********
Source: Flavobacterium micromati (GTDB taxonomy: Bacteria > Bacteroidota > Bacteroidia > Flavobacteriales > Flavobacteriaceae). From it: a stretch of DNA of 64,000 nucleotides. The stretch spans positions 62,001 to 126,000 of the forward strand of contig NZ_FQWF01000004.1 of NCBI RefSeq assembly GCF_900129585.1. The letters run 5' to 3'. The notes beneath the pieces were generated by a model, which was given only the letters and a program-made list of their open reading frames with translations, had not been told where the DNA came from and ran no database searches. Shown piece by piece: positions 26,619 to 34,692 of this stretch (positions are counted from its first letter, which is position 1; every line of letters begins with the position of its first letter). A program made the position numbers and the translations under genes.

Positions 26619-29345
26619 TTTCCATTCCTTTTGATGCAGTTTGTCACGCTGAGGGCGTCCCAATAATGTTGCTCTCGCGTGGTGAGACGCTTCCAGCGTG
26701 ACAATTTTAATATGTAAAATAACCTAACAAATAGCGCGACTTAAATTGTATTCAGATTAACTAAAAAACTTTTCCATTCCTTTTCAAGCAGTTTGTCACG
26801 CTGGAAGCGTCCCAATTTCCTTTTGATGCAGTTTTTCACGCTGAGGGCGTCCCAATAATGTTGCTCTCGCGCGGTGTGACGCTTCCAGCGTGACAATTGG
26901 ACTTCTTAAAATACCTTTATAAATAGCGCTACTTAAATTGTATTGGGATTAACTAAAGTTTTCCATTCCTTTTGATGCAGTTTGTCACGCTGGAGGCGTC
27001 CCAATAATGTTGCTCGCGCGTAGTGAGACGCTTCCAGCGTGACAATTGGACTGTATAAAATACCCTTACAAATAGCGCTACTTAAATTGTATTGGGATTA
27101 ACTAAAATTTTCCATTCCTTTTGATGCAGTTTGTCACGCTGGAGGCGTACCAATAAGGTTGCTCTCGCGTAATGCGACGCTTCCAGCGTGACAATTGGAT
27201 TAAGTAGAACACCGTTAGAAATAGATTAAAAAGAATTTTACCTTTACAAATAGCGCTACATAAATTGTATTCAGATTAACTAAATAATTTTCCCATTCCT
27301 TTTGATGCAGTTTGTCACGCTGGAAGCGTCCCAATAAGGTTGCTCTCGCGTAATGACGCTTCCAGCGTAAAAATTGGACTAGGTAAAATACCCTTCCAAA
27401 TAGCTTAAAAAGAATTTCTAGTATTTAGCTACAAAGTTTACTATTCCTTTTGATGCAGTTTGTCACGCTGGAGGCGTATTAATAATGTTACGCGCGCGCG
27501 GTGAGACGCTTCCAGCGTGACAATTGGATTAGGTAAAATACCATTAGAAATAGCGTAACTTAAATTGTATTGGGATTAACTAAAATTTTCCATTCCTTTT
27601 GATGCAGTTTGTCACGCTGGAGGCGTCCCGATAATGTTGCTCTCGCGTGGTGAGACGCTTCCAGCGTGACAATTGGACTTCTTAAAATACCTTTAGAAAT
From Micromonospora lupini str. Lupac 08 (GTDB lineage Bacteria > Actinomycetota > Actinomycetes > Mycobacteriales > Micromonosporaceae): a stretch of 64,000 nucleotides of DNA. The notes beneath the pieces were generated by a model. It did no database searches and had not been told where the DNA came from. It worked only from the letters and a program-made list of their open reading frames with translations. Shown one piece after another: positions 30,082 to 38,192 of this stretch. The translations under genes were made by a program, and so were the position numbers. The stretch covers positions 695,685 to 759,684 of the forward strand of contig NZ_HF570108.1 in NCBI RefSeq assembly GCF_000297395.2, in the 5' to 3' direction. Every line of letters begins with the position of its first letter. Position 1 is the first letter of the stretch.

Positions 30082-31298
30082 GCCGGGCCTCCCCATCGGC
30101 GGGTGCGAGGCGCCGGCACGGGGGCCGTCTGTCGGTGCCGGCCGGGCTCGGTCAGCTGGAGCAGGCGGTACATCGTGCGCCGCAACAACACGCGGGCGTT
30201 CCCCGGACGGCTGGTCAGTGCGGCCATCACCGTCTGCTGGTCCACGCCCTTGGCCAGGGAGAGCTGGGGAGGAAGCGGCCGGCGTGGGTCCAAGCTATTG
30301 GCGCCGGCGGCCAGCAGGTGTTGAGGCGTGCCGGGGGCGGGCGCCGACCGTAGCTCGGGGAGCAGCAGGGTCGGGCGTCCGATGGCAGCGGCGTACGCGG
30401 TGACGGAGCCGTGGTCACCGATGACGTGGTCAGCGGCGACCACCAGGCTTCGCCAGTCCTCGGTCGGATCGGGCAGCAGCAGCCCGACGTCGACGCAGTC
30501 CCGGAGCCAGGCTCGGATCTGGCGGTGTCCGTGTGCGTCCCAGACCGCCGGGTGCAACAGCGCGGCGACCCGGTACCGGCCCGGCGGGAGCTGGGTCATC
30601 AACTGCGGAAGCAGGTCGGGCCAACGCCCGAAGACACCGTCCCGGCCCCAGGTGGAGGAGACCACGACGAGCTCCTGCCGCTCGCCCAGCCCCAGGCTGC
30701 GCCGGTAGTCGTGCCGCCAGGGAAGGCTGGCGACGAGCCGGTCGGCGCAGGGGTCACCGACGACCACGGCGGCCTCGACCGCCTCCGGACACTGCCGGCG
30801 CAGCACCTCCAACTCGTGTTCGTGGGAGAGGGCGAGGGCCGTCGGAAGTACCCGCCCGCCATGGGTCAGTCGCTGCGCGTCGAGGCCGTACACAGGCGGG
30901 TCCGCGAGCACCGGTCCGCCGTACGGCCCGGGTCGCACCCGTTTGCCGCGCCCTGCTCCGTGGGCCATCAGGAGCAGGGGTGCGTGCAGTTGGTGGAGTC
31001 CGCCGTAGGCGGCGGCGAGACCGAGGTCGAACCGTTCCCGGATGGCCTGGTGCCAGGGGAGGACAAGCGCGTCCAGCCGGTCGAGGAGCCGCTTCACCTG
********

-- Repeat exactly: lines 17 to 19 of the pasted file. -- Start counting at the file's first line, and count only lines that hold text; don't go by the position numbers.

30101 GGGTGCGAGGCGCCGGCACGGGGGCCGTCTGTCGGTGCCGGCCGGGCTCGGTCAGCTGGAGCAGGCGGTACATCGTGCGCCGCAACAACACGCGGGCGTT
30201 CCCCGGACGGCTGGTCAGTGCGGCCATCACCGTCTGCTGGTCCACGCCCTTGGCCAGGGAGAGCTGGGGAGGAAGCGGCCGGCGTGGGTCCAAGCTATTG
30301 GCGCCGGCGGCCAGCAGGTGTTGAGGCGTGCCGGGGGCGGGCGCCGACCGTAGCTCGGGGAGCAGCAGGGTCGGGCGTCCGATGGCAGCGGCGTACGCGG